If a country's prosperity is defined in terms of the foreign exchange assets it holds, India had never had it so good. Foreign exchange holdings at this moment exceed $ 130 billion. Compare this to the horrendously low $1 billion held at the mid-point of 1991. Cataclysmic changes were then introduced in India's economic policies to cope with the situation. That kind of nightmare is seemingly over for ever and it is henceforth jingle bell, jingle bell, jingle all the way.
There is ample reason to argue that the inflow of foreign exchange is not going to stop in the immediate future. International speculators are currently in love with India. They are allowed to bring in funds and take them out whenever they like. A slice of these funds they park with Indian banks and earn a comfortable rate of interest, a rate substantially higher than what is offered, for instance, in the United States of America. Most of such short-term funds are, however, deployed in the country's stock exchanges. No capital gains taxes are to be paid; foreign institutional investors therefore make a beeline for the bourses in Mumbai, Chennai, Hyderabad, Delhi, Kanpur and Calcutta. As much as 40 per cent of the transactions in the share markets are attributable to foreign speculators; with this much of clout, they dictate the proceedings in the bourses. It is to the interest of the foreign institutional investors that share prices keep soaring, to dizzy and dizzier heights. Once they decide the time has arrived for profit gathering, they sell the shares and take their earnings for remittance abroad.
The story spreads across the continents; India's stock exchanges provide such rich gravy. More and more international speculators crowd into our share markets, and the country's foreign exchange holdings continue to scale more and more gigantic heights. Those presiding over the country's affairs can relax: no memory of the pre-1991 days should henceforth disturb their psyche.
Perspectives nonetheless differ from party to party. According to many monetary and foreign trade specialists, foreign exchange reserves covering a country's imports for roughly six months is enough to take care of contingencies if, for some reason or other, short-term payments difficulties arise. To hold further foreign exchange assets is, they feel, a luxury the country can do without. The deputy chairman of the Planning Commission appears to endorse this view. A reserve stock of $40 to $50 billion, in his judgment, should be adequate for the management of balance of payments; the rest of our foreign exchange holdings are almost idle hoards.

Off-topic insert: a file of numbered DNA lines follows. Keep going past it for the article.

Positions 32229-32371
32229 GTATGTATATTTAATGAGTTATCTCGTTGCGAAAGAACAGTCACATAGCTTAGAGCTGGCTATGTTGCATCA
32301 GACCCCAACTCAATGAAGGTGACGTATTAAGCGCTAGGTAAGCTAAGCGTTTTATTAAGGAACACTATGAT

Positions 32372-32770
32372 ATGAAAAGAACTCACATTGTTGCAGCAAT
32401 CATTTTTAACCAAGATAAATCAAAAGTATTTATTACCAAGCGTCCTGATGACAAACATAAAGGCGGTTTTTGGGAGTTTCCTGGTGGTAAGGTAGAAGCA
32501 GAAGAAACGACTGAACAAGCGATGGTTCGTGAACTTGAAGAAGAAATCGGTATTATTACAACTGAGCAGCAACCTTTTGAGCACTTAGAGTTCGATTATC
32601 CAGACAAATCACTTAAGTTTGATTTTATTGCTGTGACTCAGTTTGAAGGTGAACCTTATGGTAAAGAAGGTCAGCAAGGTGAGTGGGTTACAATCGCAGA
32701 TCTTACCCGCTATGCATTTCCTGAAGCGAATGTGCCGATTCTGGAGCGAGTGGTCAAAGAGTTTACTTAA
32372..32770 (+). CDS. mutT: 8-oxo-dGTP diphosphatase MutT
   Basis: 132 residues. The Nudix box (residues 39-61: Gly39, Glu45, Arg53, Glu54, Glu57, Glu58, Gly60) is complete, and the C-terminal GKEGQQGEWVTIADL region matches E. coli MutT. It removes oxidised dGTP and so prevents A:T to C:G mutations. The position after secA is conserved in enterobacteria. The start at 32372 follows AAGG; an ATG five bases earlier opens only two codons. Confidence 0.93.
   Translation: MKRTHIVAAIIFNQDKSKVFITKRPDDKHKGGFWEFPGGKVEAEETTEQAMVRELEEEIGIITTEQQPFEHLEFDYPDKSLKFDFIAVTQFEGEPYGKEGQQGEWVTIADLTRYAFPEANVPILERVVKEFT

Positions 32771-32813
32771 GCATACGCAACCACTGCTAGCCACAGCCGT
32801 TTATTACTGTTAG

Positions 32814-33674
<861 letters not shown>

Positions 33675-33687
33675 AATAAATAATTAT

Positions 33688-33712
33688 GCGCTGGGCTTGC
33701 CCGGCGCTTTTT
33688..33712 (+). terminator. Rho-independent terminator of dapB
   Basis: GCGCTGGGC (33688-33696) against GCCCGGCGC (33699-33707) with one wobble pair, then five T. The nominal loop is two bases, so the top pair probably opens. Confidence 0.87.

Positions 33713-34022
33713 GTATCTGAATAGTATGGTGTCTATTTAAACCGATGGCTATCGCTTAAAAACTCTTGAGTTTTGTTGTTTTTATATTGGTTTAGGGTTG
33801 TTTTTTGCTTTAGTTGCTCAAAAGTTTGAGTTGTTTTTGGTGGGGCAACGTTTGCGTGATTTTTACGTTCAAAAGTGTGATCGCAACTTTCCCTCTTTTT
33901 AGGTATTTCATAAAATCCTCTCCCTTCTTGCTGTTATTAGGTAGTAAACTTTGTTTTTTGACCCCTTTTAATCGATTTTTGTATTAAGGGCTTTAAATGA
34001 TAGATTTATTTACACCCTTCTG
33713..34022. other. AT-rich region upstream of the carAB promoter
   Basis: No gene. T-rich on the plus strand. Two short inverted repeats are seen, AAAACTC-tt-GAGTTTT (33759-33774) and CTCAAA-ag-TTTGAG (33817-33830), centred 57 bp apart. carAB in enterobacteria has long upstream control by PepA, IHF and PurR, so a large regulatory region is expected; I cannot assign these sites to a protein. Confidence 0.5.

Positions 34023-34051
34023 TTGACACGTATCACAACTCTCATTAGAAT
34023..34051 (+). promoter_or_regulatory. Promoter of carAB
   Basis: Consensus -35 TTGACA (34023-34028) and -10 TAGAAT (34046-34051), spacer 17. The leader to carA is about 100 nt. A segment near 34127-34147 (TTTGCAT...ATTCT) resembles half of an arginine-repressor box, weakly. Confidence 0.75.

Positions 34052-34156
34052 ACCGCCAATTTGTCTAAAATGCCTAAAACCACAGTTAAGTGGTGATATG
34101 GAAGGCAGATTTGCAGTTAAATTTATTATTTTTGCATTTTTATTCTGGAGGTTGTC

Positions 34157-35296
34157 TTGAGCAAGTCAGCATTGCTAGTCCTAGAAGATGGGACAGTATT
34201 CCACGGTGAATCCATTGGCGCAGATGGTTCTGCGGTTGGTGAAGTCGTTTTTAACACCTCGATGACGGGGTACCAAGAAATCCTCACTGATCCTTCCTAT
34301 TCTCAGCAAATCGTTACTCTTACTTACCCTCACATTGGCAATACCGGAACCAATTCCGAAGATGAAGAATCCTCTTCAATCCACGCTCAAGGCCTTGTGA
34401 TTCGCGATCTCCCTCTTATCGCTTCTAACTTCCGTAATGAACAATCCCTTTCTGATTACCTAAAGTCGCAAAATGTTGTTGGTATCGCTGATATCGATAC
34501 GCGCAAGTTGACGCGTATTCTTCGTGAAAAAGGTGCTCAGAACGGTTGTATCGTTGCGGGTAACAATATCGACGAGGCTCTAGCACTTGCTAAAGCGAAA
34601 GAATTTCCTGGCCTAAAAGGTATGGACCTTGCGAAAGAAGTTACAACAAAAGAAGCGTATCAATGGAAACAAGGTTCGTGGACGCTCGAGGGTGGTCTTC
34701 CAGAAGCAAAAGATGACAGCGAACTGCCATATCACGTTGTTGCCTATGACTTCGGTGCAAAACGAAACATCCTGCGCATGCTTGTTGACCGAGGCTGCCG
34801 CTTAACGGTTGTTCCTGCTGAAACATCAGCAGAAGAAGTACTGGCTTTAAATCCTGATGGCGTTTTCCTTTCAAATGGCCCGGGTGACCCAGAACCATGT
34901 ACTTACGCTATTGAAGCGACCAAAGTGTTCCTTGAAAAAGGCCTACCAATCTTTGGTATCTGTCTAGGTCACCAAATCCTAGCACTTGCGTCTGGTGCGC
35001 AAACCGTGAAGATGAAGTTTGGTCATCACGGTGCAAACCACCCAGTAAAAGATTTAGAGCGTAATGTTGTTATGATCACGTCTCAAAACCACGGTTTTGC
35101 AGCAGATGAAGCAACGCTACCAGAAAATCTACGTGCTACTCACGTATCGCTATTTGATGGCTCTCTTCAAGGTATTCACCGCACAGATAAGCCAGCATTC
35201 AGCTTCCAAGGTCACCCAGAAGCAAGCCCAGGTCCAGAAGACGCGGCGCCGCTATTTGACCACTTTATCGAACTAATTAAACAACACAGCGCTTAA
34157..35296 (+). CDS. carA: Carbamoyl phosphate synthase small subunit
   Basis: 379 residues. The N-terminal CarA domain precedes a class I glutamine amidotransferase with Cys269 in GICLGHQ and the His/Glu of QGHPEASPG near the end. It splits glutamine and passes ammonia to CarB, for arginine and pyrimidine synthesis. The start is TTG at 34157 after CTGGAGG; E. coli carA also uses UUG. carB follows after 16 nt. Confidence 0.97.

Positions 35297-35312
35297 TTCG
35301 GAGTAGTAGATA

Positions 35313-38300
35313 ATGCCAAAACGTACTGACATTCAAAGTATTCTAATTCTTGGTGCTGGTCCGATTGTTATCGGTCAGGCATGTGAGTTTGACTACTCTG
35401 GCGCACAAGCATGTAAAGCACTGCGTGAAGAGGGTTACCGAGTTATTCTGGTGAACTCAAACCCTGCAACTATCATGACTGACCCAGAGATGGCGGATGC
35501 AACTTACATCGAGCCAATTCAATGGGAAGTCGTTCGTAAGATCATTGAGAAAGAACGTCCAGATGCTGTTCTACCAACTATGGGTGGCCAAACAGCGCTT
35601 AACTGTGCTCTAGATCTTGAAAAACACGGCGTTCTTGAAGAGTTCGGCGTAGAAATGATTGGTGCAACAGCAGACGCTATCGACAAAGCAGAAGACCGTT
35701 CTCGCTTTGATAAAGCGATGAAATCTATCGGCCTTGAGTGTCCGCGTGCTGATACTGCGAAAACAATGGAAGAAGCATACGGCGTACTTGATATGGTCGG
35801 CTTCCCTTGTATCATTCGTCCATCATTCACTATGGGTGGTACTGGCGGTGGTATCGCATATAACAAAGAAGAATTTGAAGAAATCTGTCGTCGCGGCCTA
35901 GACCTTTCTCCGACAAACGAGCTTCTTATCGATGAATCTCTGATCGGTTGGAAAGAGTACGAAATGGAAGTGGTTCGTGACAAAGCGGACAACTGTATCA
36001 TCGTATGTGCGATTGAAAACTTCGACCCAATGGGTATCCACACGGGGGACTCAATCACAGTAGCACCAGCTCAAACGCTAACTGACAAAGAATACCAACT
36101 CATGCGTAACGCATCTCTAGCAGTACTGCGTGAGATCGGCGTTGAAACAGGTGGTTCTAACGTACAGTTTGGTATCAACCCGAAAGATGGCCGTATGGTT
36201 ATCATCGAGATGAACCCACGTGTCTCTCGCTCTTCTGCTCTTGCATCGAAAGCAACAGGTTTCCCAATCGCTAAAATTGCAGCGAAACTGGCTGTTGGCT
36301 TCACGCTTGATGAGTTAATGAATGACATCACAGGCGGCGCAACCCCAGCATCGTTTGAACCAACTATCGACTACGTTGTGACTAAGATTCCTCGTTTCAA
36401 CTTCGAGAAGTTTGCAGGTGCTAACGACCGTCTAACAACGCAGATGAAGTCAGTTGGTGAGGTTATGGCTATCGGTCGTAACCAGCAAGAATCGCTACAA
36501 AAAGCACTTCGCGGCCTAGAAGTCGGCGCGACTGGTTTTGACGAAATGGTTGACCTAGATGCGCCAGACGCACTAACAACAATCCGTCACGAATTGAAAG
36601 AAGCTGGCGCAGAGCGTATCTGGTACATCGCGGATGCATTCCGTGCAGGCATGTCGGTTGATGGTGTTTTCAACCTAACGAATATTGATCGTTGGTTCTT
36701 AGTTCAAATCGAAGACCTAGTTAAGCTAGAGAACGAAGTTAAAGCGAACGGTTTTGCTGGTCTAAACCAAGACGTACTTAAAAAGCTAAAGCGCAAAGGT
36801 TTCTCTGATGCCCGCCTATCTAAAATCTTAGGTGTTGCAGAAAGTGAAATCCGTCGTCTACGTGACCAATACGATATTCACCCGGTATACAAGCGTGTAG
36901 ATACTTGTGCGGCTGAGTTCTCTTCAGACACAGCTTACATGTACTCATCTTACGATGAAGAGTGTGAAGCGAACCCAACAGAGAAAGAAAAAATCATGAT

In the view of the deputy chairman, a major part of our surplus foreign exchange holdings should be used up for developing the country's economic infrastructure. The country lacks state-of-the-art facilities such as roads and bridges and harbours and airports of international standard. To attract foreigners into India's industry and agriculture, we must, the deputy chairman is convinced, transform the state of our infrastructure, both qualitatively and quantitatively. Perhaps, he has in mind airports like JFK in New York and O'Hare in Chicago and roadways like the German autobahn and the New Jersey Turnpike. Were we so bold as to deploy our excess foreign exchange to develop facilities similar to these, there would be no stopping the country's rapid economic development.
There is a problem though. Our foreign exchange holdings ' the bulk of them ' do not actually belong to us. We have not earned them through, for example, exporting our merchandise and services. These holdings are with us because foreign parties who own them have temporarily placed them with us. They are a part of the global footloose capital flows which have entered India in quest of high returns either from stock market speculation or from investment in bank deposits. Sooner or later, the owners of such capital might want their money to be repatriated overseas and in foreign exchange. In case we use up these holdings to develop replicas of the JFK airport and the New Jersey Turnpike, we will have no foreign exchange left to foot the bill of repatriation.